If you’ve always considered the humble radish as a garnish, an afterthought or a minor player in salads, these radish recipes may surprise you. Late winter to spring is the best time for this vegetable. Here are a few things to do with those radishes you might find in your yard, your community supported agriculture box or product section at the grocery store. But first, a few radish fun facts.

Radish 101

This undervalued root vegetable was a common crop in ancient Egypt, and probably originated in the eastern Mediterranean, China and Middle Asia. Ancient Greeks prized the vegetable, making small gold radish replicas. Radishes were one of the first crops that Spaniards tried out in the New World. They took to the soil, too — probably not surprisingly, as the vegetable’s name derived from rephanos, a Greek word meaning “easily reared.”

Related: Grow and eat healthy spring radishes

Radish roots are pink because of a pigment called anthocyanin. Their spicy flavor comes from the volatile alkaloid isothiocyanate. Radishes are full of antioxidants, such as pyrogallol, catechin and vanillic acid. These vegetables have practically no calories — only 15 in a 3-ounce serving, but they contain 30% of your vitamin C RDA and 20% of the RDA for calcium. Just think, one 15-ounce radish smoothie, and you have enough calcium to go on for a day. Joking! Don’t worry, these recipes are going to be better than a radish smoothie.

fresh radish in cast iron skillet

How to cook radish greens

“Don’t toss those radish tops!” said Kristina Todini, a registered dietitian and author of the Fork in the Road website. Instead, Todini promotes curbing food waste by sautéing radish greens for a wilted greens side dish. This is what she calls “Root to stem cooking at its finest.” Plus, you’ll get a good dose of vitamins K, A and C.

While the stems are technically edible, most people find them unpleasantly tough. So cut at the end of the stems where the softer leaves begin. Because radishes grow in the dirt, the greens will need an extra-thorough wash to get the grit off. The soft leaves will cook quickly and reduce to about one-third of their original size. Add garlic, pepper and olive oil, and radish greens will taste similar to chard or other more familiar greens.

Braised radishes

Star chef Grant Achatz shared his recipe for honey mustard braised radishes and mustard greens with Food and Wine. Between the horseradish, Dijon mustard and the greens themselves, this one will be a spicy hit for mustard lovers. Of course, the entire stick of butter also enhances the taste and renders that above clause about 15-calorie radishes null and void. Vegans can substitute Earth Balance or similar in this recipe.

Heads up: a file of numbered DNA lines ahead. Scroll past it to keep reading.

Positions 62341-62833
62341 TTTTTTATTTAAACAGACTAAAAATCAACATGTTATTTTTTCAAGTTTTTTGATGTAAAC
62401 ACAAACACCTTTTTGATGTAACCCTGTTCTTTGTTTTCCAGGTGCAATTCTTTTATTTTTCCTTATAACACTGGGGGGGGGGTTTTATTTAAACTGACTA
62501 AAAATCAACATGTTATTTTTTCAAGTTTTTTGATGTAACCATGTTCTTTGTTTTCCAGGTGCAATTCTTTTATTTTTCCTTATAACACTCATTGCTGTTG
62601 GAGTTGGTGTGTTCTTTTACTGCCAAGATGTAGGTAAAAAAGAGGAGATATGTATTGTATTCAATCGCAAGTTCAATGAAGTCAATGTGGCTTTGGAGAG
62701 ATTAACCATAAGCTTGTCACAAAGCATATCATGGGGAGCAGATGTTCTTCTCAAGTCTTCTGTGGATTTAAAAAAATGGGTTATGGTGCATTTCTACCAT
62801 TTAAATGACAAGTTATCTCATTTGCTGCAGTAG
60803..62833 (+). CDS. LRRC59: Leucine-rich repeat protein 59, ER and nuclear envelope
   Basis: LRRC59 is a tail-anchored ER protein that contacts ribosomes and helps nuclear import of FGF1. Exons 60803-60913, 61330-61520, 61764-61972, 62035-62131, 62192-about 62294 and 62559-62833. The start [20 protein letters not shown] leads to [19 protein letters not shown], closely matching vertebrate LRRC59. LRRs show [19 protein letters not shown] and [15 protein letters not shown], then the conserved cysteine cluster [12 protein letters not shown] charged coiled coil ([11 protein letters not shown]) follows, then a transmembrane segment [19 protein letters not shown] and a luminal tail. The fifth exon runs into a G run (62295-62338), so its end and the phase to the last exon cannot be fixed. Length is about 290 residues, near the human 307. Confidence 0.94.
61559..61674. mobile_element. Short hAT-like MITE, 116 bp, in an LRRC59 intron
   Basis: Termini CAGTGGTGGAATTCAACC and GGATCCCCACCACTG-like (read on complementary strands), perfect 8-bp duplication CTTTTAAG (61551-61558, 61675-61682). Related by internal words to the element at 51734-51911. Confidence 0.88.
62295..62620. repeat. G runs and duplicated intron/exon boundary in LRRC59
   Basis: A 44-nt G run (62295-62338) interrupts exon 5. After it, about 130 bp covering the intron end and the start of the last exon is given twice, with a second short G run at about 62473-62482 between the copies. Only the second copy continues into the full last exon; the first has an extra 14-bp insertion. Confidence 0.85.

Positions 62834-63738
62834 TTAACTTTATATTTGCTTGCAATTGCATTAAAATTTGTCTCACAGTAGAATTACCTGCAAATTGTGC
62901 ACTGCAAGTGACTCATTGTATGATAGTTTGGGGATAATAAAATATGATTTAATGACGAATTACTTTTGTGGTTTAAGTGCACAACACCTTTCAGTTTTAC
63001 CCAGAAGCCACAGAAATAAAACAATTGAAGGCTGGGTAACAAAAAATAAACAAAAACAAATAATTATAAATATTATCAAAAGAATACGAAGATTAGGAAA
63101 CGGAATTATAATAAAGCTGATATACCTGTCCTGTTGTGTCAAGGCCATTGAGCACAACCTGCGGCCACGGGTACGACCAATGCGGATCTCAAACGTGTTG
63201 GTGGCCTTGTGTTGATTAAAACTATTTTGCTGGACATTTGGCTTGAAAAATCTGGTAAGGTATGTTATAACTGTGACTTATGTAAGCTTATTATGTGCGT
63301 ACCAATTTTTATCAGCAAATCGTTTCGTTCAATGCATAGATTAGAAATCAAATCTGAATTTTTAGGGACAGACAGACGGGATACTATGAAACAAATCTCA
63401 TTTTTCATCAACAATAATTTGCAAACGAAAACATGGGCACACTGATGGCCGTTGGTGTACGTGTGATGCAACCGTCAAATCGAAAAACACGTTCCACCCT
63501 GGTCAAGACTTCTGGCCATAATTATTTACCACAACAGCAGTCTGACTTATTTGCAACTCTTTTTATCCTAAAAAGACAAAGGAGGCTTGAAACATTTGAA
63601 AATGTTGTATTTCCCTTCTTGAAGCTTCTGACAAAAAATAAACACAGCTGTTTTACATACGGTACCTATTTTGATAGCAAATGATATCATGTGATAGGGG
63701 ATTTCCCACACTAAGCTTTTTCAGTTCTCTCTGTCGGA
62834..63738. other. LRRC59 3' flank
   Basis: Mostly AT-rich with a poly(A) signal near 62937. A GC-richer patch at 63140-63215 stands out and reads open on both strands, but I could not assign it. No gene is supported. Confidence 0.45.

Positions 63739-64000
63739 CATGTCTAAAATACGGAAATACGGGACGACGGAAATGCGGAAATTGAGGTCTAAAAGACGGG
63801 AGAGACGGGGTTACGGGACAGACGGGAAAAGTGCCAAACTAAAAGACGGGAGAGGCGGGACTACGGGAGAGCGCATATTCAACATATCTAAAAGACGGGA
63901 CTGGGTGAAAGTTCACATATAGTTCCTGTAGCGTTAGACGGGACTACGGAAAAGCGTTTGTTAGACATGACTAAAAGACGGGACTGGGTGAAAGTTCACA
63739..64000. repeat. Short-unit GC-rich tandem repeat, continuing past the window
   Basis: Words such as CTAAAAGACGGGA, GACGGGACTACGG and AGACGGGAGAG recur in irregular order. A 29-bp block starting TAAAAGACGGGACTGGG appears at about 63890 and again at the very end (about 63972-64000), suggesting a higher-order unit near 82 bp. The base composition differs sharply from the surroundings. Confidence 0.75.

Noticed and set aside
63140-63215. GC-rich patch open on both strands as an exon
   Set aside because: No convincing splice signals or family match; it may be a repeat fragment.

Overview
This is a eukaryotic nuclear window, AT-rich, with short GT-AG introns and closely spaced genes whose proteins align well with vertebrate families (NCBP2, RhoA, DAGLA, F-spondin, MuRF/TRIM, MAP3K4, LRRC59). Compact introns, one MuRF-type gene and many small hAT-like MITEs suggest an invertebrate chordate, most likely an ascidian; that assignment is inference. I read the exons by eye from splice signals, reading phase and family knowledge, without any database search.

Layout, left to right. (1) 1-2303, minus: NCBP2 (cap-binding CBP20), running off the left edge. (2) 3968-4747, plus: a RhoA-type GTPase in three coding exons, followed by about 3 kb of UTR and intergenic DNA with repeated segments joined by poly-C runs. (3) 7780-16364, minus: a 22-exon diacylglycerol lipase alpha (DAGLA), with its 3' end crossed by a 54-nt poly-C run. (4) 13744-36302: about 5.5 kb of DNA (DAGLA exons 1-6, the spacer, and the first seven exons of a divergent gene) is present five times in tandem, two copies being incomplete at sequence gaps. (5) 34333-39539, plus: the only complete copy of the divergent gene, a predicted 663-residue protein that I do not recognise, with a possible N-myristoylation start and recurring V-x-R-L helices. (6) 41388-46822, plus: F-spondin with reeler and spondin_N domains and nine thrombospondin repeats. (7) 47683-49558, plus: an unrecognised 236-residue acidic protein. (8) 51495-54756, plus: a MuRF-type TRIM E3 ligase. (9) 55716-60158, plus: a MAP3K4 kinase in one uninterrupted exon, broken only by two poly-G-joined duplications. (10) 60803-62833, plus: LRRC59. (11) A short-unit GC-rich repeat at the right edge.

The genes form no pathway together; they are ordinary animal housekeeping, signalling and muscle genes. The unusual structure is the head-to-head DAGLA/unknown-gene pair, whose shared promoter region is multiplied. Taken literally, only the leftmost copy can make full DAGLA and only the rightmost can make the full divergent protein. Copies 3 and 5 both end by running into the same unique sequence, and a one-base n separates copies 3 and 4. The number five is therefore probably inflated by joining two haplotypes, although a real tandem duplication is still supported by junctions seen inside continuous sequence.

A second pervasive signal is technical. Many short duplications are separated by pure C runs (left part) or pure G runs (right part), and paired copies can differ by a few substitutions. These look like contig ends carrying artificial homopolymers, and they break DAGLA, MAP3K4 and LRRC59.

wood spoon scooping up roasted radishes

Roasted radishes

Roasted radishes are extremely versatile. This recipe from Real and Vibrant tosses oven-roasted radishes with garlic, lemon juice and fresh herbs. Roasted radishes make a good side dish at lunch or dinner. In salads, they pair well with balsamic vinaigrette or lemon tahini. Slice some up and serve on homemade bread for the best radish sandwich ever.

Radishes complement pasta

This recipe for roasted radish lemony chickpea pasta is both gluten-free and vegan and comes from Cotter Crunch, the website of nutrition specialist Lindsay Cotter. If you’re not gluten-sensitive, you could substitute any old pasta. Olives add extra flavor, but the lemony herb sauce is probably the best part of this roasted radish recipe. The sauce combines garlic, lemon juice, olive oil, mustard, onion and spices like sage or tarragon. This is a perfect light meal for summer or springtime.

picked radish in glass jar

Quick-pickled radish

Sure, you can use cucumbers to make pickles. But a jar of pickled radishes makes a more original snack or gift. If you go for a pickled watermelon radish recipe, you’ll have the prettiest pickles ever. A Beautiful Mess gives easy instructions for making quick-pickled radishes at home. All you need is water, white vinegar, salt, sugar and a jar to put them in. Oh, and your radishes, of course. You can make these pickles overnight and they’ll last for up to a month. Make them extra fancy with some whole pink peppercorns or sprigs of dill.

Snack on sweet radish chips

Pinch of Yum describes its recipe for cinnamon sugar radish chips as spicy, earthy, warm, a little bitter but still sweet at the same time. Intrigued? This recipe takes less than an hour from slicing the radishes to putting the finished product in your mouth, so give it a try. You’ll need olive oil, honey, cinnamon sugar and radishes. Vegans could try subbing agave syrup or molasses for the honey. You just bathe sliced radishes in this mixture and bake them on a cookie sheet.

Radishes for dessert

Just when you thought it couldn’t get any more unexpected, Veggie Desserts has a recipe for vegan cinnamon ice cream topped with radishes. True, if you’re used to eating delicious ice cream with mix-ins like peanut butter cups and Oreos, this healthy dessert recipe might be a hard sell. But don’t knock it until you try it. The ice cream is made from three frozen bananas and a teaspoon of cinnamon. The topping requires five radishes, a teaspoon of olive oil and a teaspoon of maple syrup.

Images via Adobe Stock